A seal 44 is interposed between the inner and outer hubs 22 and 14 as shown in FIGS. 2-7 or optionally as seal 48 between the outer hub 14 and inner tube 20 (shown in phantom) in order to prevent leakage in a proximal direction. Additionally, one or more seals could be placed in the adapter if necessary to prevent leakage between it and the outer member.
In the case where the annular clearance space serves as the channel, a lubricant such as food grade grease may enhance fluid flow. Consequently, if the shaver blade manufacturing process normally incorporates such lubricant, it need not be changed.
In the embodiment of FIG. 2 liquid is supplied from the annular adapter 40 to fluid port 30 by means of an annular channel 46 formed by a recess in the adapter adjacent the outer tube, thereby making angular alignment of the supply port 30 and the adapter inlet port 42 unnecessary. In other embodiments shown in FIGS. 8-11, the adapter is affixed to the outer hub by means of some locking mechanism. The embodiments are identical to that of FIGS. 2-7 except that the adapters are different. In the embodiment of FIGS. 8 and 9 the adapter 60 has an inclined inlet port and is formed with a Luer lock configuration at its distal end and a bayonet or cannula lock at its proximal end. In the embodiment of FIGS. 9 and 10, the adapter 70 may have male and female bayonet lock at opposite ends. These configurations enable the adapter ring to be used with standard cannulas in the same manner as an unaltered shaver blade assembly. Fixation in this manner automatically establishes the angular orientation of the adapter inlet 42 with the fluid port 30 so as to make the adapter channel 46 unnecessary.
The embodiments described above may be used in either an aspiration-only mode in which no irrigating fluid is supplied or in an irrigation-only mode or an irrigation/aspiration mode. In the latter two modes, the adapter inlet port 42 is connected to a fluid supply source which may be pressurized or simply gravity-fed and the fluid flow is turned on (via a valve, for example, not shown). Suction or aspiration is supplied to the inner tube lumen 26 by means of the inner hub aspiration port in a conventional manner. In the irrigation-only mode, the suction is off while the irrigation is on and the cutting window held open. In the irrigation/aspiration mode, both irrigation and suction are on. The flow of liquid through the irrigation channel 34 is due to pressure provided by the fluid supply and suction supplied by the aspiration port. Flow is not continuous but rather pulsed due to the "valving" action of the irrigation port and the irrigation channel.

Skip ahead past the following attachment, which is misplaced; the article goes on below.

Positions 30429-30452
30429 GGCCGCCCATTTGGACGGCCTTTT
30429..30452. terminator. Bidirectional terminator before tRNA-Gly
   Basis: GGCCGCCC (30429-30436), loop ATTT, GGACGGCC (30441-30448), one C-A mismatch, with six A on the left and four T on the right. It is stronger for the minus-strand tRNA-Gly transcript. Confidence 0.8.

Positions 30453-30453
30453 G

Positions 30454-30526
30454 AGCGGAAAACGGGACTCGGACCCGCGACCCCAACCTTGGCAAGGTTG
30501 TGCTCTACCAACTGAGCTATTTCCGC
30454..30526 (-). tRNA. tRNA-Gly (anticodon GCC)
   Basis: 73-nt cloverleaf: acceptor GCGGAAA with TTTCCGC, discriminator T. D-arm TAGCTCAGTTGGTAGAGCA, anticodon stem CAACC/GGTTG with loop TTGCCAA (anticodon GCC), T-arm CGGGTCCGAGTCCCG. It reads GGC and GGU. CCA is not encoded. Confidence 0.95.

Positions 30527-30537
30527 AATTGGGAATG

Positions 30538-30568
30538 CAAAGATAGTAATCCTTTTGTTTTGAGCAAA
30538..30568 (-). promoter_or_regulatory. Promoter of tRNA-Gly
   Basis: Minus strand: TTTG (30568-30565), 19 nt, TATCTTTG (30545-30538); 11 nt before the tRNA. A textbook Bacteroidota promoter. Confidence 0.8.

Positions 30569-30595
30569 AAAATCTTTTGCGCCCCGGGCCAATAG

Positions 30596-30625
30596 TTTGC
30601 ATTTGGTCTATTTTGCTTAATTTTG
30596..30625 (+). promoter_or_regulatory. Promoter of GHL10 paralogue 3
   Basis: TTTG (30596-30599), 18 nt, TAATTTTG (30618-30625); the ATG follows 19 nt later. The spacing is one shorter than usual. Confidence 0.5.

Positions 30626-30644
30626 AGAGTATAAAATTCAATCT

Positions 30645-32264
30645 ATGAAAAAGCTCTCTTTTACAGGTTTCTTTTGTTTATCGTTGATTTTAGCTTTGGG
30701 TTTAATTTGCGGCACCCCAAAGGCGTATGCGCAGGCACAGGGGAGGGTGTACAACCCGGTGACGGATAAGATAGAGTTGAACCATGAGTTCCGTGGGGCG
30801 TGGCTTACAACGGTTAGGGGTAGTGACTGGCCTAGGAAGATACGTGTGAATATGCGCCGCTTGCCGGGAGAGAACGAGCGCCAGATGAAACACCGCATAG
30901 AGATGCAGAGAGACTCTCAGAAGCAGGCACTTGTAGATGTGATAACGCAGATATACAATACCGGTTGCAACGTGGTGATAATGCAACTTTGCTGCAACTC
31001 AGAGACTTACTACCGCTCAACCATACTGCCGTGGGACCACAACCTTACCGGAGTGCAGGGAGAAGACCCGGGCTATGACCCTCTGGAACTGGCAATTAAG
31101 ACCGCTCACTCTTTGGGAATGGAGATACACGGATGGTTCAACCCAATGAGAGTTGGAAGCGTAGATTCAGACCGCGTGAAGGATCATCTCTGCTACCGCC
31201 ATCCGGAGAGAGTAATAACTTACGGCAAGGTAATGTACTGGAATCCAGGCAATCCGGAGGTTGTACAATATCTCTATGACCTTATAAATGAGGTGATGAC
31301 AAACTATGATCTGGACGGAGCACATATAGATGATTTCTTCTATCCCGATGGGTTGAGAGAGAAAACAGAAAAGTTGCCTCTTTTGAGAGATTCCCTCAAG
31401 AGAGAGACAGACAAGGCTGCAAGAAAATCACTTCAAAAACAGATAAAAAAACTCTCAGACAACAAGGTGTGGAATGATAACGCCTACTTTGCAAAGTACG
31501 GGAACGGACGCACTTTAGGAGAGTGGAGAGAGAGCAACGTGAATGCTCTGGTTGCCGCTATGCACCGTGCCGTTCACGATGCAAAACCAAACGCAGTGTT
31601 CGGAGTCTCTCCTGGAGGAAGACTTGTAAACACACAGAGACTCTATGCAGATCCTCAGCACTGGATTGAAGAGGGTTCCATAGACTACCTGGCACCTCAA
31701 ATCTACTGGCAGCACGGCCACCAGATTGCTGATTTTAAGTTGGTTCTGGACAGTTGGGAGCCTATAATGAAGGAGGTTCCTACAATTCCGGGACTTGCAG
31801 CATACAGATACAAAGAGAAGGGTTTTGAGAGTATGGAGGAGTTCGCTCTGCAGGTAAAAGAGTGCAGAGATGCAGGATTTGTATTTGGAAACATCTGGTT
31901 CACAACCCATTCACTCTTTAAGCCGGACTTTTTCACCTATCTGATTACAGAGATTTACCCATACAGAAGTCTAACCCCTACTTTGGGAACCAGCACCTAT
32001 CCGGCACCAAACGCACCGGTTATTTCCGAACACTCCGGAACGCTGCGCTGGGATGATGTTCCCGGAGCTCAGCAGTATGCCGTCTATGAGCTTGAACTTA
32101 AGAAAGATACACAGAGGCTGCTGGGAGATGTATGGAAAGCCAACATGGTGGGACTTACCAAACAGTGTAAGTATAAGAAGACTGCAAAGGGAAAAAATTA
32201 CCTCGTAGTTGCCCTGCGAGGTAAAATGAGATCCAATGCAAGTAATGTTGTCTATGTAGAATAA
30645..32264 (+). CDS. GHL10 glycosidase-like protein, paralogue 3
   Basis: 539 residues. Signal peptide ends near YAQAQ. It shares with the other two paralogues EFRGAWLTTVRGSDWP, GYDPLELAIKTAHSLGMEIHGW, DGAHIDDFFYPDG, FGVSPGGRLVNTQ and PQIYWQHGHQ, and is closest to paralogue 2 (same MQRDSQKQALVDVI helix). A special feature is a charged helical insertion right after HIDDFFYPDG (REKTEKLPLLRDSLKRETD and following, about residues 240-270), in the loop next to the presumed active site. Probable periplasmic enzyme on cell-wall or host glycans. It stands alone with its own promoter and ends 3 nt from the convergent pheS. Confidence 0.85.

While the "valving" action may be implemented as a function of whether the channel or port is open or closed, in the preferred embodiment the "valving" action is implemented so as to cyclically increase suction on the fluid flow, thereby producing a fluid "pulsing" effect. It is this effect which enables use of the seemingly small annular clearance space as the irrigating channel. That is, when the cutting window is closed as in FIGS. 2, 8, 10, 12 and 22, all of the suction through lumen 26 is directed against fluid flowing in the channel. This is true whether the channel is the annular clearance space or a discrete channel 34. In all embodiments, when the cutting window is in the open position as shown in FIGS. 5, 9, 11 and 17 relatively low flow will occur only through the annular clearance space between the inner and outer tubes. As the inner tube is rotated so as to close the cutting window, suction increases, channel 34 intersects the irrigation port 30 and increased flow commences. Such flow will continue until the irrigation channel is rotated past the irrigation port. The amount of flow is determined by (1) the size of the irrigation channel, (2) the size and shape of the irrigation port; (3) pressure of the water supply and (4) the level of vacuum applied to the aspiration port.